The expression of “liquid courage” is something that is often heard by criminal lawyers. It is heard when people find themselves in difficult situations because they had been out drinking.
It is widely accepted that being intoxicated is not a defence to committing a crim. However, where people are charged with what’s known as an “intent offence”, the Court can take into account evidence that a person was intoxicated.
It is important to note that an “intent offence”, is an offence that requires the prosecution to prove beyond a reasonable doubt that the accused intended to commit the offence. An example is stealing, the prosecution has to prove that the accused intended to take an item.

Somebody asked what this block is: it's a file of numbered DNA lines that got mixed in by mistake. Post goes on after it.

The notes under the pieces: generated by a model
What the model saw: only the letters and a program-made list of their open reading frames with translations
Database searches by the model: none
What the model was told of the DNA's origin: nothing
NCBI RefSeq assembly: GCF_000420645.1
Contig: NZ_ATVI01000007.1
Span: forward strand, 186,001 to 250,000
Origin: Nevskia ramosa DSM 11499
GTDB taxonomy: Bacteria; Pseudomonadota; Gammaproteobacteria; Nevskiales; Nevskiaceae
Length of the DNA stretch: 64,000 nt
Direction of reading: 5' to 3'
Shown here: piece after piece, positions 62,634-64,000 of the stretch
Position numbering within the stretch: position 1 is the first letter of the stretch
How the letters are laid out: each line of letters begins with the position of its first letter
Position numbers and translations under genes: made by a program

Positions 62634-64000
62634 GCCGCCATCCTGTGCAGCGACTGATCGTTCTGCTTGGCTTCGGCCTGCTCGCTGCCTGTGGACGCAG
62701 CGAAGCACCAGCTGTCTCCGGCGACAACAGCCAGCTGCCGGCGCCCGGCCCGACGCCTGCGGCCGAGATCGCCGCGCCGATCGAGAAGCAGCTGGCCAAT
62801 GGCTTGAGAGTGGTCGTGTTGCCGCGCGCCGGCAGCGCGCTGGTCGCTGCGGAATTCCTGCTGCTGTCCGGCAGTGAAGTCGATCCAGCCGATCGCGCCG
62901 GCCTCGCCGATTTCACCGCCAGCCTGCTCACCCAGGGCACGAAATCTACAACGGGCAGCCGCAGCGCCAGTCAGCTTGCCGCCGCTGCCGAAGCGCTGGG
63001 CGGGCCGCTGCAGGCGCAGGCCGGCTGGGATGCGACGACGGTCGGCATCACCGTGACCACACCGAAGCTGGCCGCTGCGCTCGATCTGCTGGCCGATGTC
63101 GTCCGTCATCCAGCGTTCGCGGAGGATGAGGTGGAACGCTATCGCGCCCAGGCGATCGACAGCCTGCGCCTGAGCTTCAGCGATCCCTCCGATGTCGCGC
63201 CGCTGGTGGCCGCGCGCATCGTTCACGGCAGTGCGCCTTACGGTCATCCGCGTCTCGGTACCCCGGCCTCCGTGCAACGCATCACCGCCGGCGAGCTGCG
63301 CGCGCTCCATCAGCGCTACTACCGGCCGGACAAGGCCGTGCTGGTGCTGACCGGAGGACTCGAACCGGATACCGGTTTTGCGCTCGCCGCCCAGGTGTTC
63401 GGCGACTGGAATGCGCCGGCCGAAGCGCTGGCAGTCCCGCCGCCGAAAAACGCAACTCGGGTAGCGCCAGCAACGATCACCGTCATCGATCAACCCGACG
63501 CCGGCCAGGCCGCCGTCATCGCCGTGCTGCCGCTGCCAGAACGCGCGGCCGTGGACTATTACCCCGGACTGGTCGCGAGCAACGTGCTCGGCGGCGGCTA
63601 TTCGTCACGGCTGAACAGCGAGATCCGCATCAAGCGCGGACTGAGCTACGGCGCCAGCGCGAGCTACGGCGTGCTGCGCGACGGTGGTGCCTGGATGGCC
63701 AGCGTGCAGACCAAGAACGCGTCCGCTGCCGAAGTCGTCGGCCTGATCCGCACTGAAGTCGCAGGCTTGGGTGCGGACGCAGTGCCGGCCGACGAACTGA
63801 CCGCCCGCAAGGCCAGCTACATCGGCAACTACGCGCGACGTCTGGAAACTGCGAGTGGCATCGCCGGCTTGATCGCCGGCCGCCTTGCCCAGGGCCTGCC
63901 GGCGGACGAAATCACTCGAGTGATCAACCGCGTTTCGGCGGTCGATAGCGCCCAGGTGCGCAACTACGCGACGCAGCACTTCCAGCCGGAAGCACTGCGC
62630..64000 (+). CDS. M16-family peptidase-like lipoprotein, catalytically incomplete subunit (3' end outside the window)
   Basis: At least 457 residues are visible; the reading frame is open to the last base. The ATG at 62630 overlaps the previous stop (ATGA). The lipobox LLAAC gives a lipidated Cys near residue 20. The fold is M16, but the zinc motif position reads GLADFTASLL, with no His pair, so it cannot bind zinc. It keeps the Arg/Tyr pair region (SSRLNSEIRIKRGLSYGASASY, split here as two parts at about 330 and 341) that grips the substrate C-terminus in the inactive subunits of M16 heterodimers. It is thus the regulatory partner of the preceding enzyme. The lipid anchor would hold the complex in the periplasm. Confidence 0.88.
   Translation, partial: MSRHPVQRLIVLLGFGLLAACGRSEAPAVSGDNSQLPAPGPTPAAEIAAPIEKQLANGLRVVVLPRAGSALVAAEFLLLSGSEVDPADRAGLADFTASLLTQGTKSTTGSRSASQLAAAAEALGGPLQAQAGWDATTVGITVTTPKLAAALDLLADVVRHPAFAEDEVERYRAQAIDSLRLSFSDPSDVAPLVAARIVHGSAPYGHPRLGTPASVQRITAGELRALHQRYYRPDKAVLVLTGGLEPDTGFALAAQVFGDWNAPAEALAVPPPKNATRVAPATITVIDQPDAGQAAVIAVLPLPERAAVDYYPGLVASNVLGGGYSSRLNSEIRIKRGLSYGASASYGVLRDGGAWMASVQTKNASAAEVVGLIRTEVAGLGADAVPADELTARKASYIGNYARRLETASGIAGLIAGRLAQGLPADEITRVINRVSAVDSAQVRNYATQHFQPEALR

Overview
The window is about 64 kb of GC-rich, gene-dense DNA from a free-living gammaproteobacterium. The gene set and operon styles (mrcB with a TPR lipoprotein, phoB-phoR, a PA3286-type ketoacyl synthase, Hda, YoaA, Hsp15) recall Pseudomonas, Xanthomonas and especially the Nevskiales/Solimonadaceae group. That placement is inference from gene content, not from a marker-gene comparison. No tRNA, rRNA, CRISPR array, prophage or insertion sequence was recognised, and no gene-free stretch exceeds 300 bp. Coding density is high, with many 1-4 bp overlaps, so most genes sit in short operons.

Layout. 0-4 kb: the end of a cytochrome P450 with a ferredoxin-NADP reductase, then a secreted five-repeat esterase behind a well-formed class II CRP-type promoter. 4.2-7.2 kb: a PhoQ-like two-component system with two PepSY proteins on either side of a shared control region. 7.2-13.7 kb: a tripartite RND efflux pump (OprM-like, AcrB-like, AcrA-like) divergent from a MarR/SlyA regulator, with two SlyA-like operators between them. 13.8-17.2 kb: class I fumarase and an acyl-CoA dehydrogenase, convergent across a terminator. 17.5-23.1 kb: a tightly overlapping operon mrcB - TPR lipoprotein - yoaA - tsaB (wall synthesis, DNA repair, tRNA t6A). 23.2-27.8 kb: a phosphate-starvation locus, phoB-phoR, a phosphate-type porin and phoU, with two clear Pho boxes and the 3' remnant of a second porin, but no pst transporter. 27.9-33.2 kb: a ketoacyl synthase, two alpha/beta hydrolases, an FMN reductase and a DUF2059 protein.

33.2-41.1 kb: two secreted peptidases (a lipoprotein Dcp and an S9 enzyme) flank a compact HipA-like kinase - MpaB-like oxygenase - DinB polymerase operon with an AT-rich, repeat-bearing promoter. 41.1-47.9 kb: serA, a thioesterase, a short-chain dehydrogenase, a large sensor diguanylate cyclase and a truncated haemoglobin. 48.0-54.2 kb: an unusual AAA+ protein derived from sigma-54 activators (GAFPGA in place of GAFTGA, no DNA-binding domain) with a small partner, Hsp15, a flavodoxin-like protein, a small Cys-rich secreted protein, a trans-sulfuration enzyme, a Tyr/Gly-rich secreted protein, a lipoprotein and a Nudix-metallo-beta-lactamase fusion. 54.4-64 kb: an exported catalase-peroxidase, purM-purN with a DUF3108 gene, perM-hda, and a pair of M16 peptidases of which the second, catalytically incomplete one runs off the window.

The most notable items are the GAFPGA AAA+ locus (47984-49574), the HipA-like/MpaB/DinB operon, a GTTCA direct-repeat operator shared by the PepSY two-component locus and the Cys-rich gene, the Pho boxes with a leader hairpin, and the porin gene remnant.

If a person was intoxicated by alcohol or other, this can be taken into account by the Court in determine whether the person had the ability to form the intent to commit the offence. If a person was so intoxicated that they did not have the capacity to form the intent to commit the crime, the offence cannot be proven.
At Adams & Partners, our criminal department is led by Lauren Hitchen who is experienced in criminal law and the challenges faced by those who come before the Courts with criminal offences. If you or someone you know would like to speak to one of our solicitors today, please contact our office.
Written by Lauren Hitchen